(http://www.forum18.org/archive.php?article_id=2425) Those rejected include
all Protestant communities.

"Those refused registration were not given any documents – it was all
done verbally," one Protestant told Forum 18.

Baptist Union congregations, which applied for registration before the
deadline, were all rejected
(http://www.forum18.org/archive.php?article_id=2462), Pastor Igor Bandura
of the Ukrainian Baptist Union told Forum 18. He said they have continued
to ask the Justice Ministry to process their applications.

An official of the Registration Department of the Justice Ministry –
which is supposed to register religious communities – refused absolutely
to say which communities had been allowed to register and which had been
refused, or give any overall statistics. "We don't give out information by
telephone," she told Forum 18 on 22 October without any explanation.

Inna Sheryayeva, who took over from Andrei Litsoev as head of the Religious
Organisations and Spirituality Department of the Culture, Sport and Youth
Ministry in Luhansk, similarly refused to give any information by
telephone. "I have only been in this job for two days," she told Forum 18
on 18 October.

Asked why police raid religious communities, courts punish individuals for
exercising freedom of religion or belief, why Protestant churches are all
closed, and why clergy cannot live permanently or visit the region,
Sheryayeva responded: "We don't have closed communities. Everything here is
good. We have received no complaints."

Communities which did not apply, such as Jehovah's Witnesses (who knew they
would not be accepted) and Council of Churches Baptists (who choose not to
seek registration on principle), are likewise regarded as "illegal".

"Our churches lie empty"

With the authorities' insistence that religious communities are not allowed
to function unless they have registration, many have had to halt public
meetings for worship. Officials do not allow communities to use places of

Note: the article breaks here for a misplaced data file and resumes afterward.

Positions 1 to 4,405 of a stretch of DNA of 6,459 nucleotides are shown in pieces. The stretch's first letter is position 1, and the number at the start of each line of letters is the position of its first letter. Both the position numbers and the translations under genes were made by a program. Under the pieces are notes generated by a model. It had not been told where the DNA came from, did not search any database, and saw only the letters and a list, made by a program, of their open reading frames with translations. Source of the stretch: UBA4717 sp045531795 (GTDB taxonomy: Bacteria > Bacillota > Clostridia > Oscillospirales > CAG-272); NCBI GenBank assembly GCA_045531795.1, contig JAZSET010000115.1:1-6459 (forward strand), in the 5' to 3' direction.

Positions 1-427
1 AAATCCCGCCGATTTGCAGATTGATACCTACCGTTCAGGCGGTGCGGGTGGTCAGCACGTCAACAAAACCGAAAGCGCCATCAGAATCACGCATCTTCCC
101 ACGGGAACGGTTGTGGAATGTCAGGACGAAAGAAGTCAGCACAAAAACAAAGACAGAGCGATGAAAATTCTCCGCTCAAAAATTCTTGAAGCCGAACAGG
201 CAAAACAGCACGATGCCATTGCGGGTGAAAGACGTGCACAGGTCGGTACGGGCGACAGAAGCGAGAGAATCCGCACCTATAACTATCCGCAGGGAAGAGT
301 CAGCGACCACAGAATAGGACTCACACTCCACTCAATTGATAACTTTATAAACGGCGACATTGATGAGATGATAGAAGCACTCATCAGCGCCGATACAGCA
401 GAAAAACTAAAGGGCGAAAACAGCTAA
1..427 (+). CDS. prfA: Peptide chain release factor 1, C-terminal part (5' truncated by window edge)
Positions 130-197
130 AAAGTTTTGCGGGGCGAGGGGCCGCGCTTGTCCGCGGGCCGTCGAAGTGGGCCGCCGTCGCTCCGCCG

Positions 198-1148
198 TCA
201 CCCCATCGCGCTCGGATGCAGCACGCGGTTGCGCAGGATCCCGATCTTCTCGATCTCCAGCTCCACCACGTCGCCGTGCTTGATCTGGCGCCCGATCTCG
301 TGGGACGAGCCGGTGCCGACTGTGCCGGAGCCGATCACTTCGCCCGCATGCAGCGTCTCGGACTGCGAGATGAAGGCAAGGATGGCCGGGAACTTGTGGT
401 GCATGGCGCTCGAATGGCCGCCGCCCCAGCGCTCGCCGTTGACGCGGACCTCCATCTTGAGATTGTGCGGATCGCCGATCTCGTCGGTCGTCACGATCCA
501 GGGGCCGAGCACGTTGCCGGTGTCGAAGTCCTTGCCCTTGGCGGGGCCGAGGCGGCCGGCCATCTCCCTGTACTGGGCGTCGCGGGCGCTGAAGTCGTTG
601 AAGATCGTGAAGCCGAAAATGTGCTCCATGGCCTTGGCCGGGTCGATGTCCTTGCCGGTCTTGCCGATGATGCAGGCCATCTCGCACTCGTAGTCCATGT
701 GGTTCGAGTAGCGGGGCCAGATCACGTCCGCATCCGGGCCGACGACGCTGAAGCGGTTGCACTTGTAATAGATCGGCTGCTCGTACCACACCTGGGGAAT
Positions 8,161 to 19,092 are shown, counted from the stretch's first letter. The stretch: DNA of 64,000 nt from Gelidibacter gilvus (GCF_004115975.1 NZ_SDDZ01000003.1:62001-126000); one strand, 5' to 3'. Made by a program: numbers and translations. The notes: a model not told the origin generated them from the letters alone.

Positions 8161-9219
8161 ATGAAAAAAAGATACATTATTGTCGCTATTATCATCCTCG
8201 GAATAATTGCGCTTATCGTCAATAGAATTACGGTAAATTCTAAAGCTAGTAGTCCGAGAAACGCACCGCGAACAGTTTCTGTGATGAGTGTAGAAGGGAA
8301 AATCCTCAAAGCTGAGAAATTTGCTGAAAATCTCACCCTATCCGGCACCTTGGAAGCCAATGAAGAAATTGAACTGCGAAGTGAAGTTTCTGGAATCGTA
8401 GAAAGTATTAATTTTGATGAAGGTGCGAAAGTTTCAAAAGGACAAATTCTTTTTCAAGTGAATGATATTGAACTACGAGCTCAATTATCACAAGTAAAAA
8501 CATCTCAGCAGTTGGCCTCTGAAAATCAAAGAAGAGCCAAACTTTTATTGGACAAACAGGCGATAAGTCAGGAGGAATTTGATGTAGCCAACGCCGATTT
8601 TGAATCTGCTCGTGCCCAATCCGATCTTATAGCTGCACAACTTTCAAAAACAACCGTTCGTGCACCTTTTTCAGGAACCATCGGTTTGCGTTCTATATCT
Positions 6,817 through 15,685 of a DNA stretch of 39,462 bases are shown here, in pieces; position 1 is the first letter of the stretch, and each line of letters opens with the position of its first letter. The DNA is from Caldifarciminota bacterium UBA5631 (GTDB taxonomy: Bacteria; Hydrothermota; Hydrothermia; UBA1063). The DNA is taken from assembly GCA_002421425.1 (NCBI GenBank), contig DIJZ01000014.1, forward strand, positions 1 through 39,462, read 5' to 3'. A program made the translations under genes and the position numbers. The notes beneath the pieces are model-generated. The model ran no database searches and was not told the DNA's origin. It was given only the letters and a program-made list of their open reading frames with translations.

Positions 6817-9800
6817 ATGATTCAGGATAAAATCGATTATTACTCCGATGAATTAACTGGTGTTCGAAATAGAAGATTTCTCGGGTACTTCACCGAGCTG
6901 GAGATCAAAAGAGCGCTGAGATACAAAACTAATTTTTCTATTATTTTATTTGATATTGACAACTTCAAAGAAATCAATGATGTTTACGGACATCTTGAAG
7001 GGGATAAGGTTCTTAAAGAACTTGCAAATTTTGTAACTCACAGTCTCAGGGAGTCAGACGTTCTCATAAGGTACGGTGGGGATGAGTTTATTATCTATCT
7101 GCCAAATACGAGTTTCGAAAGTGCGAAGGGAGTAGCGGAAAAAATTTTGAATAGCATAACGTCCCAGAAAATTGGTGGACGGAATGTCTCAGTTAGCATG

worship of any faith apart from Orthodox, Catholic, Jewish and Muslim
places of worship. The rest lie unused.

The Moscow Patriarchate Russian Orthodox Church has many parishes and
churches. The Orthodox Church of Ukraine (which used to be part of the Kiev
Patriarchate) can still use its cathedral in the city of Luhansk, though
they have faced harassment (see below). Catholics can still use two
churches, though their clergy have only limited access (see below).

One mosque of the Salam organisation is registered and open in Luhansk, as
well as one Orthodox Jewish community. Hare Krishna devotees outside the
region told Forum 18 in October 2018 that their community had been
registered.

Congregations of the Pentecostal Union cannot meet for worship as a
community. "They have no registration and their churches are closed," a
Pentecostal Union representative told Forum 18 from the Ukrainian capital
Kiev on 18 October. "They still own the premises, but none have the freedom
to hold church meetings in their own buildings."

Congregations of the Baptist Union similarly have not been able to meet for
worship as a community since March
(http://www.forum18.org/archive.php?article_id=2462). "Our communities
cannot meet in their places of worship," Pastor Igor Bandura of the
Ukrainian Baptist Union told Forum 18 on 18 October. "Their churches
haven't been confiscated, but they can't use them." The congregations are
still seeking approval for their registration applications (see above).

"Our churches lie empty," a Protestant with close ties to communities of
another denomination in the region which previously had registration told
Forum 18 on 15 October. "Church members meet in homes, but with no more
than four people."

Skype Masses, no Communion

The two Catholic parishes – Christ the King Greek Catholic parish in